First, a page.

December 2, 2020
An estimated 186.4 million consumers took advantage of the Thanksgiving holiday weekend price discounts and shopped in-store and online this year, according to the annual survey released by the National Retail Federation and Prosper Insights & Analytics.
After toys, books, music, movie DVDs, video games (29%), gift cards/certificates (29%) and electronics (27%) ranked among top-selling items, according to a survey of 6,615 adult consumers conducted Nov. 25-30 .
While the overall number of shoppers from Thanksgiving through Cyber Monday dropped slightly from 189.6 million in an unusually robust 2019, this figure is still significantly higher than the 165.8 million shoppers in 2018.
“As expected, consumers have embraced an earlier start to the holiday shopping season, but many were also prepared to embrace a long-standing tradition of turning out online and in stores over Thanksgiving weekend to make gift purchases for family and friends,” NRF CEO Matthew Shay said in a statement.
Black Friday and Saturday saw strong growth in online activity. For the first time, the number of online Black Friday shoppers passed the 100 million mark, up 8% over last year. The number of online Saturday shoppers grew even more, up 17% compared with last year. Online-only shoppers increased by 44% for the entire weekend, for a total of 95.7 million.
With retailers enticing consumers with generous deals as early as October, more than half (52%) of holiday shoppers said they took advantage of early holiday sales and promotions this year. Of those, 38 percent said they checked off holiday purchases in the week leading up to Thanksgiving. More than half (53%) felt the promotions over the weekend were the same as they had been earlier in the season.
As expected, in-store shopping was down given both the state of the pandemic as well as the number of retailers who opted to close on Thanksgiving Day. With consumer traffic moving to online channels, the number of in-store shoppers on Thanksgiving Day dropped by 55% from last year and those on Black Friday dropped by 37%. An earlier NRF survey found that a large majority (70%) of holiday shoppers say they feel safe shopping in stores this holiday season given the precautions retailers have taken for COVID-19.
Over the five-day period, shoppers spent an average of $311.75 on holiday-related purchases such as gifts or decorations, down from last year’s total of $361.90 but comparable to 2018’s $313.29. Of that amount, nearly three-quarters ($224.48) was spent directly on gifts.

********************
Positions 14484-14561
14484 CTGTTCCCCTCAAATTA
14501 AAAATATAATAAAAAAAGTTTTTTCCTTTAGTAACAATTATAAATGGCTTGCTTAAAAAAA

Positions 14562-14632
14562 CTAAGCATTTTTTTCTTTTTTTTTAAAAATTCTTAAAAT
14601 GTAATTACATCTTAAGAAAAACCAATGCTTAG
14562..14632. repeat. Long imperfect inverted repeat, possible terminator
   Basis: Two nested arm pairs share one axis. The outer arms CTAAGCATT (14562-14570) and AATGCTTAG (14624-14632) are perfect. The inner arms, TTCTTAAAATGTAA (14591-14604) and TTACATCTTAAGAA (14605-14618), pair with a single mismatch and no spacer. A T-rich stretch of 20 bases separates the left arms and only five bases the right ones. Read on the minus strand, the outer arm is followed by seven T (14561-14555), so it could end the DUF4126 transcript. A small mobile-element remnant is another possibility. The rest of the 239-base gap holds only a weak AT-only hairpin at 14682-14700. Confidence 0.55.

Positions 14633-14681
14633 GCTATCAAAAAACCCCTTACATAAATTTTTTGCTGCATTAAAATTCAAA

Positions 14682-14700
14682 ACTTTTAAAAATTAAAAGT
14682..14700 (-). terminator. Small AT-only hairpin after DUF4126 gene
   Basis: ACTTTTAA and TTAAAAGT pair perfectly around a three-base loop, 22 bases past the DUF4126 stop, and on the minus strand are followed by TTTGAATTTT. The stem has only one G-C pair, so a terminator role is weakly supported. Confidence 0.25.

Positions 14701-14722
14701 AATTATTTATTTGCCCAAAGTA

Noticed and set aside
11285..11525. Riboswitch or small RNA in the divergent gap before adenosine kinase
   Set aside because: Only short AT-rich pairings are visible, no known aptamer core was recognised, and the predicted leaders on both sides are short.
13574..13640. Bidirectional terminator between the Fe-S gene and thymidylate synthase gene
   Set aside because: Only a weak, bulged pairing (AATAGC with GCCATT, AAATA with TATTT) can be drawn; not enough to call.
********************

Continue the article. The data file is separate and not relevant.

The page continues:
Consumers have continued to stress the importance of holidays throughout this year. In fact, the majority of holiday shoppers (55%) said recent developments around COVID-19 cases had no impact on their holiday spending plans this year. Most (51%) also feel that given the pandemic, they are more interested in holiday decorations and seasonal items. They were also eager to support small businesses, as 77% indicated they were more interested in doing so this year.
“The growth in online activity this year was significant, particularly for Black Friday and Saturday shoppers,” said Phil Rist, EVP of strategy at Prosper Insights & Analytics. “With the start to the holiday shopping season continuing to move up even earlier, consumers will further utilize these channels.”
Shopping destinations included department stores (visited by 40% of those surveyed), grocery stores (39%), clothing stores (33%) and electronics stores (31%).
Although consumers have embraced the earlier start to the holiday shopping season, their lists are not quite complete. Holiday shoppers have about half of their shopping left to do and 91% expect they will continue to see great deals throughout the rest of the season.
NRF defines the holiday season as Nov. 1 through Dec. 31 and has forecast that sales will increase between 3.6% and 5.2% over 2019 to a total between $755.3 billion and $766.7 billion. Over the 2020 holiday season, NRF expects that online and other non-store sales, which are included in the total, will increase between 20% and 30%. In total consumers plan to spend $997.79 on gifts, holiday items and additional “non-gift” purchases for themselves and their families this year, according to NRF’s annual survey released in October.